A database schema may include a number of performance-enhancement features such as indexes, statistics, and stored procedures. But none of these features guarantees good performance if your queries are written badly in the first place. The SQL queries may not be able to use the available indexes effectively. The structure of the SQL queries may add avoidable overhead to the query cost. Queries may be attempting to deal with data in a row-by-row fashion (or to quote Jeff Moden, Row By Agonizing Row, which is abbreviated to RBAR and pronounced “reebar”) instead of in logical sets. To improve the performance of a database application, it is important to understand the cost associated with varying ways of writing a query.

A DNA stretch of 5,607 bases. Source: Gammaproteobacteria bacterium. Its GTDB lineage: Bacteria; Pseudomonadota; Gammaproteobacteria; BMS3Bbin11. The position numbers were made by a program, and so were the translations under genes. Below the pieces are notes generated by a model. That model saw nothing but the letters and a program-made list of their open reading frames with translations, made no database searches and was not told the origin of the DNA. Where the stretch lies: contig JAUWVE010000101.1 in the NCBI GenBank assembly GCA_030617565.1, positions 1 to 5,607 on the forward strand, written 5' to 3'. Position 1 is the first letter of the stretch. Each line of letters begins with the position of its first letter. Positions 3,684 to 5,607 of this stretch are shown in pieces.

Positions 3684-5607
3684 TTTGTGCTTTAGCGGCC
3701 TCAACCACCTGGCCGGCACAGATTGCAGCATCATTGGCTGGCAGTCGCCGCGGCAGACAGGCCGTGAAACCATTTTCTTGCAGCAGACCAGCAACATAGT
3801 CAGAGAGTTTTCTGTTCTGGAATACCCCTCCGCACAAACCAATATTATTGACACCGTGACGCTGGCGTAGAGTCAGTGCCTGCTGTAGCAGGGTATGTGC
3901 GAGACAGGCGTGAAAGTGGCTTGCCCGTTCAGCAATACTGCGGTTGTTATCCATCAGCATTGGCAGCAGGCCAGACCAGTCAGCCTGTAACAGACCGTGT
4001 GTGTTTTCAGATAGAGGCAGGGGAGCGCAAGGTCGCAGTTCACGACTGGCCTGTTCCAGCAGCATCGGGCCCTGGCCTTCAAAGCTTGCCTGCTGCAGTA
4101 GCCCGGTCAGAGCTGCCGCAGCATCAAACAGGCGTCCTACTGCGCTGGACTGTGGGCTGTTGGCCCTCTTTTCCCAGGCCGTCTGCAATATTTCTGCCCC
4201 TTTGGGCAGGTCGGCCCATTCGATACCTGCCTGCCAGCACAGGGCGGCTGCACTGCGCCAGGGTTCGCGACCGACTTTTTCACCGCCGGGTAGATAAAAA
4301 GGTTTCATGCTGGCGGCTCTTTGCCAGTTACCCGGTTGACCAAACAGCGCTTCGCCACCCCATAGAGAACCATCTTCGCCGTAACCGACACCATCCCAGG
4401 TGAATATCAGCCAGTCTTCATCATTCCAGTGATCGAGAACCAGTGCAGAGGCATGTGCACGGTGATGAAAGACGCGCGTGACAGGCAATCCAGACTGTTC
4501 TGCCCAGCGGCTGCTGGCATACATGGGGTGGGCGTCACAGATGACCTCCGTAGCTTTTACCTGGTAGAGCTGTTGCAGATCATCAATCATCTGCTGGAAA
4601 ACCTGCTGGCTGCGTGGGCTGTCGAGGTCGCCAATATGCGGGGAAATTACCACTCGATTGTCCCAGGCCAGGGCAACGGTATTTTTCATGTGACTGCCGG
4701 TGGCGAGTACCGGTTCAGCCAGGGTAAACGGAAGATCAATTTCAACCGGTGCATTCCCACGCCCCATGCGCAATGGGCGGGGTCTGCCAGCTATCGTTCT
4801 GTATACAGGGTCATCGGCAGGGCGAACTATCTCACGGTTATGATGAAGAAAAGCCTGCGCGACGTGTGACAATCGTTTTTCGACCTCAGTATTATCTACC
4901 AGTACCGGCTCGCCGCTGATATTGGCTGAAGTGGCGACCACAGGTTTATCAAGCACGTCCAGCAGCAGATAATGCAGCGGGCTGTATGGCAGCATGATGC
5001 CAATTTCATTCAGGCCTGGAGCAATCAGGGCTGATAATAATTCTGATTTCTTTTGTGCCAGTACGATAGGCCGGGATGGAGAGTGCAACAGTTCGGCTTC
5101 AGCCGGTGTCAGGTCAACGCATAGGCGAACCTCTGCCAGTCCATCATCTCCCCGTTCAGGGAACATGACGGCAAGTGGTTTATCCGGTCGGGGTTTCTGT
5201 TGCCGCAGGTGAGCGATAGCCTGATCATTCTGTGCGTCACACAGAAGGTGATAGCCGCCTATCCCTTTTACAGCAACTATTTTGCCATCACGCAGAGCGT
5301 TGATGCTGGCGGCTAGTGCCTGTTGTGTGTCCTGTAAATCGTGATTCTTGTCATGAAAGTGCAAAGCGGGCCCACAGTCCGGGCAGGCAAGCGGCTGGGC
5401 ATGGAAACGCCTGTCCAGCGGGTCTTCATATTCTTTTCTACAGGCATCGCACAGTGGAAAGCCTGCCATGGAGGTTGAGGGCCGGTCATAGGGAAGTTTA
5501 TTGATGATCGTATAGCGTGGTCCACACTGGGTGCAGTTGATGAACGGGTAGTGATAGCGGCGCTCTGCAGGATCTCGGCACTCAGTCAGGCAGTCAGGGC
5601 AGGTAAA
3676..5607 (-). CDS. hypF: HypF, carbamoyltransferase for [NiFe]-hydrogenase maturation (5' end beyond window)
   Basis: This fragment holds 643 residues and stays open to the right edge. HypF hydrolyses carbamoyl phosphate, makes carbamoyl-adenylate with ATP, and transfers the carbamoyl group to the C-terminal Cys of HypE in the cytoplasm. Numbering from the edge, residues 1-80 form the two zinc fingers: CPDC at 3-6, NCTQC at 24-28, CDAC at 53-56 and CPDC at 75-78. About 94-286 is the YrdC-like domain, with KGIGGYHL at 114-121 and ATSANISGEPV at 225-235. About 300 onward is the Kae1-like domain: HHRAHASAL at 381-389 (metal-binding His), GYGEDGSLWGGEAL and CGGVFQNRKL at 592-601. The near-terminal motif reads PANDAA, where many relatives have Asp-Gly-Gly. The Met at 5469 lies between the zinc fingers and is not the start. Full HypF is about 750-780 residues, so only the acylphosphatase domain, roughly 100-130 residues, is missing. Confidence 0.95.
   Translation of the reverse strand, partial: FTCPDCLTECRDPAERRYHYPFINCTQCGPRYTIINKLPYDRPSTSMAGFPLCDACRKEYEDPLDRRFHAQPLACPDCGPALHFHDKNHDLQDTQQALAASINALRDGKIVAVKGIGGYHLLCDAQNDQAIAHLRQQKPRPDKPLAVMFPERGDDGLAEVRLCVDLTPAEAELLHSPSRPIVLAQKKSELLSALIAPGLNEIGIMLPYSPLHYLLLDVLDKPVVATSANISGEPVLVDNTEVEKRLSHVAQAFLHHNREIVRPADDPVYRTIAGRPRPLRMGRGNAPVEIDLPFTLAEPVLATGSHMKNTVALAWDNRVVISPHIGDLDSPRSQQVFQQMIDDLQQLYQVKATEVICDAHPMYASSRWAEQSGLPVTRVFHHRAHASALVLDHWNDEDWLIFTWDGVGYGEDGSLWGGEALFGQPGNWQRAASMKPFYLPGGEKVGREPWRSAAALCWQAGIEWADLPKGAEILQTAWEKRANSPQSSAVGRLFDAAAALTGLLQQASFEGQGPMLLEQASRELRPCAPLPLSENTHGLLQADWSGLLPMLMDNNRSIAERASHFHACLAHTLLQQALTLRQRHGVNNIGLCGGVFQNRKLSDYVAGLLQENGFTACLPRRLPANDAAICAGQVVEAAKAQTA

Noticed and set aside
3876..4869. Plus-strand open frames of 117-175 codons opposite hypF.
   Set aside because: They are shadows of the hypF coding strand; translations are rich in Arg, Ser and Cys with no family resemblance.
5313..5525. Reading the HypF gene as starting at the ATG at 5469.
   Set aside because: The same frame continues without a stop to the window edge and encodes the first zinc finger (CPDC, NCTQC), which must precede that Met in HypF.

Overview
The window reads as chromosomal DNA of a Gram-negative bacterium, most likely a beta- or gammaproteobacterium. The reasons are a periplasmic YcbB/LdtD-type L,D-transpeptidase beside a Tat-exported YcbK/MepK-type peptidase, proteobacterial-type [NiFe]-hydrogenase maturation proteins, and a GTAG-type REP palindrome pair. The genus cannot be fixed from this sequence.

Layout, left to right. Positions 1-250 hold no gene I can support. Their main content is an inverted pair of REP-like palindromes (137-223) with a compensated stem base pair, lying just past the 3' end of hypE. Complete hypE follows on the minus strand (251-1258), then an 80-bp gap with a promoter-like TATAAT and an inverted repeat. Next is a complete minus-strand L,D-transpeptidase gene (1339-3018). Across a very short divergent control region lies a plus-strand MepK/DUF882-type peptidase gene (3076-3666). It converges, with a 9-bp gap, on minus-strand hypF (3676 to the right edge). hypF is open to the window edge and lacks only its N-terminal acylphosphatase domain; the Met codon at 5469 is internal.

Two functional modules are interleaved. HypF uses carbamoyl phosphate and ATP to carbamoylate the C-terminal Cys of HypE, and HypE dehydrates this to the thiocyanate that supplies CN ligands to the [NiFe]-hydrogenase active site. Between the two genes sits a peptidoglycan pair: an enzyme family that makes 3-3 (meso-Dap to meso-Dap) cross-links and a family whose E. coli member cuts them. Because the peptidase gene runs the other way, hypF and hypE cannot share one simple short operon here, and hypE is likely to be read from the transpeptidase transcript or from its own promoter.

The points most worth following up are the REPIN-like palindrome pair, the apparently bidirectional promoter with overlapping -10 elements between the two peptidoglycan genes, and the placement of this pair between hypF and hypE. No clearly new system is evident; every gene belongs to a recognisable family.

Data Type Search Condition Execution Plan Query Performance Database Application 
These keywords were added by machine and not by the authors. This process is experimental and the keywords may be updated as the learning algorithm improves.


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© Grant Fritchey and Sajal Dam 2009

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